Childcare costs rise three times faster than wages

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​Working parents with children under five have seen nursery fees rise three times faster than their wages over the past decade, according to the TUC

The union's research showed that childcare costs have risen by 52% per week since 2008 for families with one full-time and one part-time working parent. Over the same period their wages have gone up by just 17%.

The situation is worse for lone parents. Childcare costs for a single mother or father working full time have risen seven times faster than earnings, the research found.

Childcare fees in England are now on average £236 a week for a child under two in nursery, compared to £159 back in 2008. They are now £232 a week on average for a child over two in nursery, compared to £149 in 2008.

The union found this means families are left with a £4,700 annual shortfall, even after government support (including free nursery hours for some working families and the new tax-free childcare schemes).

For a family with a three-year-old and a one-year-old, the research found that where one parent is working full time and another working part time on average earnings, they have to pay more than £4,700 to cover fees. A low-income working family (with a parent working full time and a parent working part time) needs to find nearly £2,000 a year, while a single parent on average earnings (working full time) pays just over £6,000.

Over the past 10 years the growth in nursery fees for families with a full-time and a part-time working parent has outstripped wages the most in the West Midlands (8.7 times faster), followed by the South East (4.5 times faster) and the North East (4.8 times faster).

The TUC has made a number of recommendations, including subsidised childcare that would start as soon as maternity leave finishes, as well as more government funding for local authorities to provide nurseries and childcare. It also called for employers to play a greater role in funding childcare, and an increase to childcare support provided by tax credits and Universal Credit.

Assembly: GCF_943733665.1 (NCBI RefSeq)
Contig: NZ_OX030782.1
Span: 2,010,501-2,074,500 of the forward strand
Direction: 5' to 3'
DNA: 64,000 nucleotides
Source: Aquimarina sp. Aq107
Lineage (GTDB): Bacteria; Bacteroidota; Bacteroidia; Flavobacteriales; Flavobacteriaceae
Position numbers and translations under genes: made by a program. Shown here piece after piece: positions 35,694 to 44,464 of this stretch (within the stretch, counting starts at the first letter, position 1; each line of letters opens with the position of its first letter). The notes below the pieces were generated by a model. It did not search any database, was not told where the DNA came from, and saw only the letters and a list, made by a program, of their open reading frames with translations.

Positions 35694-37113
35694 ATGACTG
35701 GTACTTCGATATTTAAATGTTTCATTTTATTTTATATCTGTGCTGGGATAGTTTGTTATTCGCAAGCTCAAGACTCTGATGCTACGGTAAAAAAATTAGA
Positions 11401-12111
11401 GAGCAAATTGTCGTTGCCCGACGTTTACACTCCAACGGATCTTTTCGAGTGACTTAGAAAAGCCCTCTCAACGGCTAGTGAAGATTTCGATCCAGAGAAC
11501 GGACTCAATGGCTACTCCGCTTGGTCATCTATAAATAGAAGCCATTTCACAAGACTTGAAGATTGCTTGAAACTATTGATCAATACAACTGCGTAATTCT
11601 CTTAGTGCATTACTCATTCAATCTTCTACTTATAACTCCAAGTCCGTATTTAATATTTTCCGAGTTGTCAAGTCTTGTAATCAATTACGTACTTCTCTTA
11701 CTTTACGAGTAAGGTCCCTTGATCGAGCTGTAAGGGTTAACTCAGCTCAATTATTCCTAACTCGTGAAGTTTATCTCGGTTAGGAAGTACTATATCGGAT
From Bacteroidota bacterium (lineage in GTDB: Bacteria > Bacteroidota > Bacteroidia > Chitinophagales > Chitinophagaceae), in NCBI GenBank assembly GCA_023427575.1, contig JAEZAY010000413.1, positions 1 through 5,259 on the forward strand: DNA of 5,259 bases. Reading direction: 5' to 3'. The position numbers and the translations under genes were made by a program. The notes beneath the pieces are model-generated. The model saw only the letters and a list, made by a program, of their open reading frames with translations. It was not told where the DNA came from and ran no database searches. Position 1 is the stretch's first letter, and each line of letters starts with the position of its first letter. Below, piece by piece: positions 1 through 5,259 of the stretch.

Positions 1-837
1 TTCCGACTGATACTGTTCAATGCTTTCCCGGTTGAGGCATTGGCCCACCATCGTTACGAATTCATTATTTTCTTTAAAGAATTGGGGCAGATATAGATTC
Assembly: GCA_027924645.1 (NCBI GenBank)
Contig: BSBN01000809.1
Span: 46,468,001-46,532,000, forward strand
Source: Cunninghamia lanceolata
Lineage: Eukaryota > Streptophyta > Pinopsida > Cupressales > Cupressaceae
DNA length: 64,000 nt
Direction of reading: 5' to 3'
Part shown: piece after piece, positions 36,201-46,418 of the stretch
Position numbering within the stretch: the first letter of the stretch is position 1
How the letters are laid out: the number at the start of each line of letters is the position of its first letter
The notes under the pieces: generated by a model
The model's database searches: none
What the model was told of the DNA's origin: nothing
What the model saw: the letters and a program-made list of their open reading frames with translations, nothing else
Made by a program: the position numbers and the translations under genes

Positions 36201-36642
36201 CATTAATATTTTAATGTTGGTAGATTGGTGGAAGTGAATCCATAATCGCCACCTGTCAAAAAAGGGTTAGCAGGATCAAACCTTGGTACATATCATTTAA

“Working parents have seen childcare fees rocket, as their wages have stagnated. Despite government support, families still face eye-watering nursery bills," said TUC general secretary Frances O’Grady.

“Britain’s cost of living crisis is having a huge impact on working mums and dads.”

Ellen Broomé, CEO of Coram Family and Childcare, said that high childcare costs mean that many working parents have been unable to work. “Successive governments have rightfully invested in childcare but, while this investment has been welcomed, many parents remain frozen out of work because of high childcare costs,” she said.

Broomé added that offering high-quality childcare has both personal and economic benefits, and said the issue should be addressed urgently.

“We know that high-quality childcare boosts children’s outcomes, benefits the economy and allows parents to make genuine choices about work and care. But in the past year alone childcare costs have risen by 7%. Urgent action is needed to make sure all parents are better off working after paying for childcare.”

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